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Angus and his Mum brave the Sahara Desert to raise money for cancer

When Angus Callister’s mum asked, “if I ever do something really crazy, would you do it with me?” Angus didn’t expect 6 days of running in the Sahara Desert. 

“Mum has always been a bit of a crazy runner,” said Angus. “I’m only, 23 so it’s all kind of new to me.”

The seven-day, six-stage, 250 km ultra-marathon in the Sahara Desert – the Marathon Des Sables – is a hell of a place to start. It has been described as one of the world’s most punishing races. Competitors need to cope with searing heat during the day, frequent sand storms and freezing temperatures at night. As if that wasn’t gruelling enough, competitors must be self-sufficient. All food, clothing, sleeping gear and essential equipment must be supplied and carried by the athlete each day. Only water is supplied by race organisers.

“On the third day, I remember very well that it was just over 40 degrees. It was one of the shortest stages but I didn’t hydrate enough the day before,” said Angus. “I was completely loopy walking along with Mum. I thought she said something but she didn’t say a word. I was losing my mind.” 

Approximately 800 athletes took part in the 2019 race. The course traversed 250 kilometres of sand dunes – both small and large – mountains with gradients of up to 25%, stony plateaus, river beds and other challenging terrain.

“I am proud to say that Angus and I ran the race together as a team,” said his mum, Sharon. “We endured the highs and lows that would be expected during such an event. There were a few times we felt like giving up but somehow we made it through together.”

While training for the event, Angus was keen to ensure he could use the experience to help others. He chose to raise funds for the Australian Gynaecological Cancer Foundation. 

“The reason that I chose the AGCF was because I am a good friend of Cormac Sullivan, who is the son of Cindy Sullivan. Unfortunately, she passed away a few years ago.”

Angus and Cormac are friends from Saint Ignatius’ College Riverview. When Cormac’s mother Cindy Sullivan sadly passed away from cervical cancer, it caused a ripple of trauma for all that knew her – including the Riverview friendship group.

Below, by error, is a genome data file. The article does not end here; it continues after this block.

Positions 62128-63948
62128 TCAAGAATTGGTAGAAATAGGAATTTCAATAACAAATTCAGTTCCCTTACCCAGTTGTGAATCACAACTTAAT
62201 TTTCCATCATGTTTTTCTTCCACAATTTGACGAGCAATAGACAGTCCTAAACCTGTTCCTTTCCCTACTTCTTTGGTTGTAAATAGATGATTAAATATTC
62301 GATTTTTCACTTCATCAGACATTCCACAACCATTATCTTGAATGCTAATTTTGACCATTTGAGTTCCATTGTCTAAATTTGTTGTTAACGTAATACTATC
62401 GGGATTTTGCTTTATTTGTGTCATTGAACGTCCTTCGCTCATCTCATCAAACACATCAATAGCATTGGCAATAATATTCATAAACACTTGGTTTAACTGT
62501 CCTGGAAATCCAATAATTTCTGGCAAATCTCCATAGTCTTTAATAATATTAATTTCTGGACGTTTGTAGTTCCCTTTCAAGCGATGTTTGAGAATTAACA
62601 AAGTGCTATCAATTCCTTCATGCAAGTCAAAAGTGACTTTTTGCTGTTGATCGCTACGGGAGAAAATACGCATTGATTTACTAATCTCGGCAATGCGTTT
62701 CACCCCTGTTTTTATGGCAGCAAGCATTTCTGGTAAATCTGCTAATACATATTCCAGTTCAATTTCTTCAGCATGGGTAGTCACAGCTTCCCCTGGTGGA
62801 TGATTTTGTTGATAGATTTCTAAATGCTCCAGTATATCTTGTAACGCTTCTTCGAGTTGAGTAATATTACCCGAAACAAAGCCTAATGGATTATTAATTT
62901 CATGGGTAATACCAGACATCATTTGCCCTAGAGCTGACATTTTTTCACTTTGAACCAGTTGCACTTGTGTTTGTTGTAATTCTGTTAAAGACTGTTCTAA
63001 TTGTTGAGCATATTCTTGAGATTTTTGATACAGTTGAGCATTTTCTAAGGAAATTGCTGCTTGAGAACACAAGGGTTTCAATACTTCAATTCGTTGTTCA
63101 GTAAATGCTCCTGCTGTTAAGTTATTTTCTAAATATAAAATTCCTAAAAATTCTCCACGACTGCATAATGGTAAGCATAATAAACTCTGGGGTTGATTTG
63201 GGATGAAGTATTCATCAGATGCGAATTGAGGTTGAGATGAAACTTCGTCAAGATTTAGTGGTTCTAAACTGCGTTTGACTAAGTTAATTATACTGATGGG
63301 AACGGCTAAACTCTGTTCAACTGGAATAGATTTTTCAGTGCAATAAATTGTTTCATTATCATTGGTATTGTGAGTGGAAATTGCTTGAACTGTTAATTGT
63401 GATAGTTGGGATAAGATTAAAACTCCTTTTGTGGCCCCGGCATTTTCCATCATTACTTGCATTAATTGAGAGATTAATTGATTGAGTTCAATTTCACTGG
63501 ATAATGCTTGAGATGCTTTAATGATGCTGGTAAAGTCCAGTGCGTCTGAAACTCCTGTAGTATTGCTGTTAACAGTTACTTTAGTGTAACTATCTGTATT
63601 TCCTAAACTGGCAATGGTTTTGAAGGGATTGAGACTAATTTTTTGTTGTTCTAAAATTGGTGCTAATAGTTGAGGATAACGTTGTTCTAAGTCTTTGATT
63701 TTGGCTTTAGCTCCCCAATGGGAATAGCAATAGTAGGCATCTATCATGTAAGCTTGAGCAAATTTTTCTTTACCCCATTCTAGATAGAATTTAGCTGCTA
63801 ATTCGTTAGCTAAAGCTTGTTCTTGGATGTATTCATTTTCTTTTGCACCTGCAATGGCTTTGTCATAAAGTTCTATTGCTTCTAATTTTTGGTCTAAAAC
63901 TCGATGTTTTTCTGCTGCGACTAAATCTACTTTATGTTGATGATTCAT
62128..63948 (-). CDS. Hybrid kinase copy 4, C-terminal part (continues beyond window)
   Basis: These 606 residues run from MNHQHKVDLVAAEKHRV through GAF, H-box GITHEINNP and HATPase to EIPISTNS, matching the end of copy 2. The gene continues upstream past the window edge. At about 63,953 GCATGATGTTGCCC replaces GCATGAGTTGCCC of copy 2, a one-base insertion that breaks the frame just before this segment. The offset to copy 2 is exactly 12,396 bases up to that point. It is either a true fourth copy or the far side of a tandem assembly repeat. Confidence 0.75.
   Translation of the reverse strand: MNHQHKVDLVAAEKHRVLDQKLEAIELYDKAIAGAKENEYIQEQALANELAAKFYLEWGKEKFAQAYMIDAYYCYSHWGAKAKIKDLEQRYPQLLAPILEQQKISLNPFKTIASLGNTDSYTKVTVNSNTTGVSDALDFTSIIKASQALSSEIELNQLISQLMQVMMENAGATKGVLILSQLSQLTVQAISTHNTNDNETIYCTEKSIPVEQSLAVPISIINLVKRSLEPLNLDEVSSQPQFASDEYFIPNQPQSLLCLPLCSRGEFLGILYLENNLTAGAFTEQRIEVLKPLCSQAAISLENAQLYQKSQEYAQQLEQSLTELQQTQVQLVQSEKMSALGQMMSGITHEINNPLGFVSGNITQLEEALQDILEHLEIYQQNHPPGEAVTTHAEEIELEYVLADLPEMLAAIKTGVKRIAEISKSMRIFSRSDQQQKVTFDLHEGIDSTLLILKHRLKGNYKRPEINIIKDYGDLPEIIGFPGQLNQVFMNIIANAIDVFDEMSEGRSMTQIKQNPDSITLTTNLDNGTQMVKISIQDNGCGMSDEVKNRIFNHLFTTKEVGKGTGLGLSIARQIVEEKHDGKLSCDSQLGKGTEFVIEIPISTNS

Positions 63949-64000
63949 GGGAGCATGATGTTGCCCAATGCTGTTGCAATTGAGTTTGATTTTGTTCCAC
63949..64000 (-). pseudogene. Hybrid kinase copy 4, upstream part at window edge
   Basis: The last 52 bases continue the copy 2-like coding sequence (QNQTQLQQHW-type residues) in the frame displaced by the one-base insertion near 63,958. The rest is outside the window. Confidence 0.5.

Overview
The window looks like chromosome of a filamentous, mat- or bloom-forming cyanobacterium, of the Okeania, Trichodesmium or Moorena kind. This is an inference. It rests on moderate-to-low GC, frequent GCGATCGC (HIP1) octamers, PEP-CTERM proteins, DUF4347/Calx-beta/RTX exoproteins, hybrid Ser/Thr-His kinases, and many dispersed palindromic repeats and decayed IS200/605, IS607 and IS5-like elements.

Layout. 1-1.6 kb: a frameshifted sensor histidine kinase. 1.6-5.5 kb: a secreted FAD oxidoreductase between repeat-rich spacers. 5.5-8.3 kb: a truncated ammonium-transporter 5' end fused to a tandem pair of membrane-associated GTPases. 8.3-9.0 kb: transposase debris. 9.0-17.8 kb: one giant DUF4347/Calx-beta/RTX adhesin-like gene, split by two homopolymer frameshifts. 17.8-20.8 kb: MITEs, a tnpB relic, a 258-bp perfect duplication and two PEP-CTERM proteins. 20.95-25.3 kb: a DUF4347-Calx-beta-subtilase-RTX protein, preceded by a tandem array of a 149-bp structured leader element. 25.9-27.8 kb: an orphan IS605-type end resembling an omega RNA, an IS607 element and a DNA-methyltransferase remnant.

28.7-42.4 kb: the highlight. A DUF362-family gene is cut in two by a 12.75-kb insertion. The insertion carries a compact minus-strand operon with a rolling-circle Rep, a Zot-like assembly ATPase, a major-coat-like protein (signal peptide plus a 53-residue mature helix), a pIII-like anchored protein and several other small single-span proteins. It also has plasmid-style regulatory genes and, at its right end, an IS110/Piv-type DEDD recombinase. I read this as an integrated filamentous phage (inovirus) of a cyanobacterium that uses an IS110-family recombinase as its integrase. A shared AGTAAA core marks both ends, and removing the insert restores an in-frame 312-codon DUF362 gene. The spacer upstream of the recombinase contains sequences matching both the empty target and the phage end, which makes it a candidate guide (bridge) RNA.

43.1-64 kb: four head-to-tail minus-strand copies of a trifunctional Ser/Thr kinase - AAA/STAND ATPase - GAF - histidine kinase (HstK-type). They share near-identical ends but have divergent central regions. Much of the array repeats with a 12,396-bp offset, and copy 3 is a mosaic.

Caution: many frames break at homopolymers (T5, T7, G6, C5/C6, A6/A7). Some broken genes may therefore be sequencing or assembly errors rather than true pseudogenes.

“I’d been very lucky in my life,” Angus said. “It was really hard seeing the Sullivan family lose someone so precious, I wouldn’t want that to happen to me. So I thought that if I was going to do something this crazy… then I am going to do it for good.”

While Angus initially set his goal for $3,000, he quickly achieved this and set a new target. With his online and cash donations, Angus ultimately raised just under $5,000. 

“We are all delighted with the result,” said his mum, Sharon, “for Angus to also use this event as a platform to raise funds for a very worthy cause was the ultimate act that inspired me.”

Angus knows  his fundraising has a huge and positive impact. “One of the taglines I had when I was fundraising is that we all have a mother, sister, or daughter,” he explained. “Gynaecological cancers don’t have enough exposure. It’s really important to raise awareness for lesser-known causes that are still having an insane effect on people and families.” 

Angus and his Mum were motivated to complete this gruelling race to raise money for the AGCF, so other friends and families won’t have to suffer. But Sharon Callister also wants to thank the education Angus received at Riverview – particularly their Men for Others program – that shaped the young man he is today. “Whilst I am a keen and experienced distance athlete, I do not believe that I was solely responsible for motivating Angus. I believe his Riverview education instilled the motivation, discipline and the ability to think beyond one’s own self.”

Angus agrees, “I can’t thank Riverview enough for the ethos that they so proudly represent. I think that that follows you through life and you’re more inclined to do things like go crazy in Morocco for a week and do it for a good cause.”

“To compete in such a tough physical challenge at the age of 23 was a huge achievement for Angus,” said his Mum. “But it was also very significant for me – how many mothers get to do something so amazing and crazy with their sons? Not many at all.”

For Angus, the feeling of finishing the race was the greatest feeling he’s ever had in his life. “It was completely overwhelming,” he said. But it’s even better knowing that the money he raised is going to fund research that could save the lives of countless women.  

To donate to the AGCF visit All money will go to the Cindy Sullivan Fellowship, which supports an outstanding science, nursing, allied health or medical graduate who seeks funding to undertake further research into gynaecological cancers.